In 2003 journalist Rafat Ali ditched journalism to blog full-time. In June, 2006 he announced an investment deal with Greycroft Partners rumoured to be worth millions of dollars. Ali is high profile, but he is not the only journalist striking out into blogdom and making it pay.

Craig McGinty started work as a journalist on the Stockport Express and was later editor of thisislancashire. He ditched journalism to blog full-time, mostly about France. He works 10 or 12 hours a day running eight blogs. He earns his five figure salary through advertising and affiliate schemes.

"You don't need a million page impressions a month to make a living," said Mr McGinty. "Your site is drawing people in who have already expressed an interest in what you are writing by their search terms within Google, so the chances they will click on adverts and follow your site, telling others with the same interest, is strong.

Mr McGinty works from home, "I can easily keep in touch with people via Skype and email", and he draws on more than 300 RSS feeds, keyword searches in Bloglines, Google News Alerts and company press releases to produce content: "I just write when stories come up and flip from one blog to the other," explained Mr McGinty.

Outlay is low; an $8-per-year domain name, a £75.90-per-year Typepad account and the free Zookoda newsletter service.

He relishes the freedom self publishing gives him, "Unfortunately many freelancers may sell an article for a few hundred pounds and then struggle to sell it again, so it is stuck on their PC forever. That same article you could have written for your own site and it will still be drawing in money tomorrow, next week, next year; publishing your own site opens your eyes to the power of copyright and the internet."

While Mr McGinty left journalism to build his mini-blog empire, Tim Worstall took the opposite tack.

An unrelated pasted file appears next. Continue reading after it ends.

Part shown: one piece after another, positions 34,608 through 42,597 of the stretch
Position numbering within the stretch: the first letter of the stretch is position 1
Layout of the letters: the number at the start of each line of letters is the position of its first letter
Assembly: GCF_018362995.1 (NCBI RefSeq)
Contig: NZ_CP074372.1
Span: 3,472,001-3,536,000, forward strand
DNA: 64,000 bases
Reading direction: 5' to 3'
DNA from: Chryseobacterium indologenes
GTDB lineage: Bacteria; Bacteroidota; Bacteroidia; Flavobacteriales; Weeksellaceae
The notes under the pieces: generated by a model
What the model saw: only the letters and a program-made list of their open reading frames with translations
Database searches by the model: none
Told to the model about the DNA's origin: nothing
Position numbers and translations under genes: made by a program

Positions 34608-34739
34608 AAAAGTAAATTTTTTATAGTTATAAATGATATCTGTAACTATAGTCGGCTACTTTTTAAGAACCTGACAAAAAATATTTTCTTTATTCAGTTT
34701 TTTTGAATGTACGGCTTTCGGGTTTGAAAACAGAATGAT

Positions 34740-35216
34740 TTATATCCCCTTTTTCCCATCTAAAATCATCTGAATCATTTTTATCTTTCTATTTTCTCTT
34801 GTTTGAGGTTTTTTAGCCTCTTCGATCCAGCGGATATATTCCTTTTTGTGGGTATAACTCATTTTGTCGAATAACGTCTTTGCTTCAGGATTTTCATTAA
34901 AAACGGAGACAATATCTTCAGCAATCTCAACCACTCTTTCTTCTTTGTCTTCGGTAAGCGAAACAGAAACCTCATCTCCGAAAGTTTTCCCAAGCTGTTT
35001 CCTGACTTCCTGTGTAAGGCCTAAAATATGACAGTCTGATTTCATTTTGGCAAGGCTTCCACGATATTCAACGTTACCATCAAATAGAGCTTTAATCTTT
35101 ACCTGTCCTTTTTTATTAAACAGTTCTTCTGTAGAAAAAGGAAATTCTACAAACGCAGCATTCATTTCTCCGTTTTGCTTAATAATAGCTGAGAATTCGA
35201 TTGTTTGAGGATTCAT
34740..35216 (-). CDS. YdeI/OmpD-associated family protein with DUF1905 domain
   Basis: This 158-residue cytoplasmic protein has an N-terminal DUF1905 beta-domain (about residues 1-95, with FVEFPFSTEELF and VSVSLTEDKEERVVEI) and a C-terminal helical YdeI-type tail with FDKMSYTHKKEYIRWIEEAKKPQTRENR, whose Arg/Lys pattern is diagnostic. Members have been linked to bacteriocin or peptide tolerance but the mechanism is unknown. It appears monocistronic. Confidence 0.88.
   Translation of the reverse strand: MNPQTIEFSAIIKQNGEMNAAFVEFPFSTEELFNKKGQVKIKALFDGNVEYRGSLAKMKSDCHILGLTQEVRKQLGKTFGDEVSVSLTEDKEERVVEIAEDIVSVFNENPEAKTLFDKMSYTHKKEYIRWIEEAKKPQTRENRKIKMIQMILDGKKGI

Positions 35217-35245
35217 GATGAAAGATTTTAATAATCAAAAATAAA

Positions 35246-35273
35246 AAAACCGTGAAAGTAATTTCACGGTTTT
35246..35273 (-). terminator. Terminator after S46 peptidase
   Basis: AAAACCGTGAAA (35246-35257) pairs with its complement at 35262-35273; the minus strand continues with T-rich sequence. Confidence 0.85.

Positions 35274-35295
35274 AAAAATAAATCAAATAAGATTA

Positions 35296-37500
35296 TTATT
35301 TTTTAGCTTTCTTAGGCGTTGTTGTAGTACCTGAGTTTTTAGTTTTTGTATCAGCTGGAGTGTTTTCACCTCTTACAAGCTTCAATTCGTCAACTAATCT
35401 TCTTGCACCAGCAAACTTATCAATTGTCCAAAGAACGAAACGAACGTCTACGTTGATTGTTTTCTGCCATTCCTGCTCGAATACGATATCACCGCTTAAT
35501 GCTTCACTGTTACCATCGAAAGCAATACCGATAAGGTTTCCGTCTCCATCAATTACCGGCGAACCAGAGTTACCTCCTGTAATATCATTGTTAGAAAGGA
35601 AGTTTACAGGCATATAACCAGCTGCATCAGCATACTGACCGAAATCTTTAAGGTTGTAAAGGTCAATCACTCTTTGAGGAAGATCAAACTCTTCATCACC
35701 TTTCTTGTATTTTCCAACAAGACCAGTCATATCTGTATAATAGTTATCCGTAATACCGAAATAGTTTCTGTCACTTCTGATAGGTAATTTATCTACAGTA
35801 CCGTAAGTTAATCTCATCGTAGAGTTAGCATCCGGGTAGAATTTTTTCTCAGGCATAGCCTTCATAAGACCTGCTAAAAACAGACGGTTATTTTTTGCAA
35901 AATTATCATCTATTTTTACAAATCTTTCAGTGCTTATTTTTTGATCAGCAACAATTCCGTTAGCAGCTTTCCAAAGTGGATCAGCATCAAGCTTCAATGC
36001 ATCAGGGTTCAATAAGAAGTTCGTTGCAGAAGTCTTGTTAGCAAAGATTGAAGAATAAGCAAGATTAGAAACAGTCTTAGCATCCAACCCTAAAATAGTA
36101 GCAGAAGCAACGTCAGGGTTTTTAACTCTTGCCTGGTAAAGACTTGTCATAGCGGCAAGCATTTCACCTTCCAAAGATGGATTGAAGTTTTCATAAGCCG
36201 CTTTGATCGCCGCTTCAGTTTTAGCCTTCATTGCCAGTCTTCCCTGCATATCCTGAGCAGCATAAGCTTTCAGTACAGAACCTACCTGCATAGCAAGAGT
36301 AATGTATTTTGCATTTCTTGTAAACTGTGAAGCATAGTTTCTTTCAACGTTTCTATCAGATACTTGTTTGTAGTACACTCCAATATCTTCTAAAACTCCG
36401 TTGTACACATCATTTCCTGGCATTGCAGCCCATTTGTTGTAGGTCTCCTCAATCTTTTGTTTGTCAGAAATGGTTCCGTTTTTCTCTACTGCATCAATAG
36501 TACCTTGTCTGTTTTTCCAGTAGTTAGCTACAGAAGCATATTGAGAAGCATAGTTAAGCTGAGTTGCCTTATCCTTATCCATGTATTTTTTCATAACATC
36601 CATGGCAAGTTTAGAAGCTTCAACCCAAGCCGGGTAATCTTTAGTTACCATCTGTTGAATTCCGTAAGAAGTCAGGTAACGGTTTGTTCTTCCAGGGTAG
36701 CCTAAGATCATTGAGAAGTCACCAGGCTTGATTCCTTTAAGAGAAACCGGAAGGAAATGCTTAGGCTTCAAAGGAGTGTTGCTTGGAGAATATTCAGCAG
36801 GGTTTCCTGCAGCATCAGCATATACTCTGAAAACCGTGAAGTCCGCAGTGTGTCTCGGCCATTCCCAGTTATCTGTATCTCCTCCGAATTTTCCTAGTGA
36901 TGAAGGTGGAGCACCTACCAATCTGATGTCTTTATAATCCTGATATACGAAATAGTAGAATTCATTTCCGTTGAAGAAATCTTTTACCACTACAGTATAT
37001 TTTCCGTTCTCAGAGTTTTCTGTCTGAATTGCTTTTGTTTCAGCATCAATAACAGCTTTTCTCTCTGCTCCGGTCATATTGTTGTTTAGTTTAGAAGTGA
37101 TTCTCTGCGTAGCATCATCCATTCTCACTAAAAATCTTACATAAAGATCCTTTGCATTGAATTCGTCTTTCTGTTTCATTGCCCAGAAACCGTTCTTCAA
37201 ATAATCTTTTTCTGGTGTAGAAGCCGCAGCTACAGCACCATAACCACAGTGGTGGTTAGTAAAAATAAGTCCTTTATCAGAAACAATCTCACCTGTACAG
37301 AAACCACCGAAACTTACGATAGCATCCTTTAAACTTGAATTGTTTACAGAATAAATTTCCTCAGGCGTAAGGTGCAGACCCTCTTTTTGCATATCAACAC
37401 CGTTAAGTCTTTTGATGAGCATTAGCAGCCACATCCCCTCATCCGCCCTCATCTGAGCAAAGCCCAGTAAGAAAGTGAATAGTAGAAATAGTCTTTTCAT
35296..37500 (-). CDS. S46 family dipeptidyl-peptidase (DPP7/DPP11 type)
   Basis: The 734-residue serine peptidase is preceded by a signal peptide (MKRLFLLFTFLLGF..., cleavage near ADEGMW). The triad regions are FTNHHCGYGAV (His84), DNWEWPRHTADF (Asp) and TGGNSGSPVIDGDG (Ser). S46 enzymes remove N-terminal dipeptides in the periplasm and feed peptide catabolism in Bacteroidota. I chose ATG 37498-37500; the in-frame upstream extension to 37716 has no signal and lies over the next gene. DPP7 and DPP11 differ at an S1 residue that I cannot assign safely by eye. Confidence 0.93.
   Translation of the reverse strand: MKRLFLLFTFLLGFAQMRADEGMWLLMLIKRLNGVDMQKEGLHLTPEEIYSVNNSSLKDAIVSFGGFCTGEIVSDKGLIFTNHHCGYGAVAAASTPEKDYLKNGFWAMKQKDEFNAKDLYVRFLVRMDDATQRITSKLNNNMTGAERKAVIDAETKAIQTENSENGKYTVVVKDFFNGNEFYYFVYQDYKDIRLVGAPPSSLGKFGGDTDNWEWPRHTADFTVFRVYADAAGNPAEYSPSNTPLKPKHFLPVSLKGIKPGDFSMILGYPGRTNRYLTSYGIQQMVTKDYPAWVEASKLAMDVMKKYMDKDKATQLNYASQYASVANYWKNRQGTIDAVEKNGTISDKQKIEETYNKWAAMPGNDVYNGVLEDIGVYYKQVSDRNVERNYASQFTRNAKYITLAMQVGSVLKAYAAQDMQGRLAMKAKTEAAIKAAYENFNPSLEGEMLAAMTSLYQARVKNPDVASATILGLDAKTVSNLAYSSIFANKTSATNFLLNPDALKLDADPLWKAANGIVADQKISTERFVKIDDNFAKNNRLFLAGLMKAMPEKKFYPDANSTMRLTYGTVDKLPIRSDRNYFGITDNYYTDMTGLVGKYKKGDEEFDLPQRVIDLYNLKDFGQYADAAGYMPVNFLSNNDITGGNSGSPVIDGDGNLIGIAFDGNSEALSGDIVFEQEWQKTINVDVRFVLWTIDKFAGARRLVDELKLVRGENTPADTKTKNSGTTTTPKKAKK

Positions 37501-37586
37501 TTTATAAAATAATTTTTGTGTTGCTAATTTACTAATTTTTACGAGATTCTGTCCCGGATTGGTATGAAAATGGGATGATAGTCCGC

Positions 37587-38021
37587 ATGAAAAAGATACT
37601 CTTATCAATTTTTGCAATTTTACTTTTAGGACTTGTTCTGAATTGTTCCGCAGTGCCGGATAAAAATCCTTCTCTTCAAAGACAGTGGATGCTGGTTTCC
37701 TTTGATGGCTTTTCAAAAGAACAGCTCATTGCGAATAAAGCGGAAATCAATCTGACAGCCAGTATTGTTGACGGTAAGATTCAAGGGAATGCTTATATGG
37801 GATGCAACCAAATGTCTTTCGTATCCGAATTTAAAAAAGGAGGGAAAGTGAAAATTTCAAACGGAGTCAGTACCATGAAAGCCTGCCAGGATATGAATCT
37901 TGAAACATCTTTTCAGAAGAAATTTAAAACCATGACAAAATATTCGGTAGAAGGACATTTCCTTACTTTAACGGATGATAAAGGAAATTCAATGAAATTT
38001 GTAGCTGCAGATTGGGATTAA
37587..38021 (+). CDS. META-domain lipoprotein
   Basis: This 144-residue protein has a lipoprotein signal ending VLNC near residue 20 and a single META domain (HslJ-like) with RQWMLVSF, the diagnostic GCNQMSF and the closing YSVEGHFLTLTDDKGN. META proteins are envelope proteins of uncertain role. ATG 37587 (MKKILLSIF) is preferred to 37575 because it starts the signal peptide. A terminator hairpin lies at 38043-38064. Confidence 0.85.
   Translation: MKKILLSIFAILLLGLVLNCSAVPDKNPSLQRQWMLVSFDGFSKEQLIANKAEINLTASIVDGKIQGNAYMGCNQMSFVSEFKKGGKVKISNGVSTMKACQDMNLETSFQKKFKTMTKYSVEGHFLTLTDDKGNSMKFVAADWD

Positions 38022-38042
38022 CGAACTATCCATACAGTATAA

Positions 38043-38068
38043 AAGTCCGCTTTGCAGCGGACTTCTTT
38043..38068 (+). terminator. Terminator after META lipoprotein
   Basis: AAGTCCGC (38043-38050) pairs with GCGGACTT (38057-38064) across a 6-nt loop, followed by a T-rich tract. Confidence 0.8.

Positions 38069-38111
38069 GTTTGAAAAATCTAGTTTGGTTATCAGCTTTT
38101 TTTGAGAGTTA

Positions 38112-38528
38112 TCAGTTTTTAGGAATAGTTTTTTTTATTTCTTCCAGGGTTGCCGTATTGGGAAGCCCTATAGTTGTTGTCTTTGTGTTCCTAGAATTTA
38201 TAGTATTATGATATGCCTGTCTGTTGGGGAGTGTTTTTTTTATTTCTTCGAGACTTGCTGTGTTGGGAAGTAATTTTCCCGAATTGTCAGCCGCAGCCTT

The British blogger, based in Portugal, started blogging in April 2004 to get into journalism. He thinks his editorial appeal is straightforward: "Some editors like to have something from a froth-mouthed libertarian."

Mr Worstall believes that "in the future [media] is going to be more biased, that it will throw off any pretension to objectivity and I think it will be all the better for that".

He specialises in opinion, witty commentary and columnist baiting. He is the driving force behind 2005: Blogged.

Mr Worstall's output puts many freelances to shame. He is paid to blog for EQSQ. He also writes for the Social Affairs Unit, the Globalization Institute, the Adam Smith Institute, TCS Daily and occasionally for The Times, Daily Telegraph and the Philadelphia Inquirer. "I'm now making, month by month, in the $4,000/$5,000 range purely from writing. That's better than if I were actually employed somewhere as a staffer."

He also uses the controversial PayPerPost service. The service pays bloggers to write about subjects using certain keywords, although he keeps this seperate from his main blog.

"I like to try the various things out there being offered to bloggers. So I tried this. I did it and reported on it. In one sense that's actually real journalism, isn't it? Why I continue it is purely for cash: but then that was my motivation in starting to write anyway."

He believes blogging is compatible with a 9 to 5 job, "Blogging takes two or a bit more hours a day. About the time most people spend watching television which is something I don't do. Writing for pay is different, in that it does take much more time, but then that has become my job in a way anyway."

However, it is just a case of blog and sell. "I did bang on a few doors to try to get noticed, but it was the fact that I was blogging at such length that got me hired at all. Being able to point to some output is a lot better than saying 'well, I know no one's hired me yet but I really can do some interesting stuff you know!' In a sense, the blog acted (and still does) as a clippings file, even if in the beginning it was all blog posts rather than clippings."

A blog evangelist he may be, but Mr Worstall is also a realist. "Salary sum earning bloggers will remain very thin on the ground. People who use blogging as an advertising tool, a practice ground, to get freelance work in the regular media, as I have done, will be a much more common form. I don't think brand names or editorial teams are going to go away, but those who write for such might come from a wider pool."

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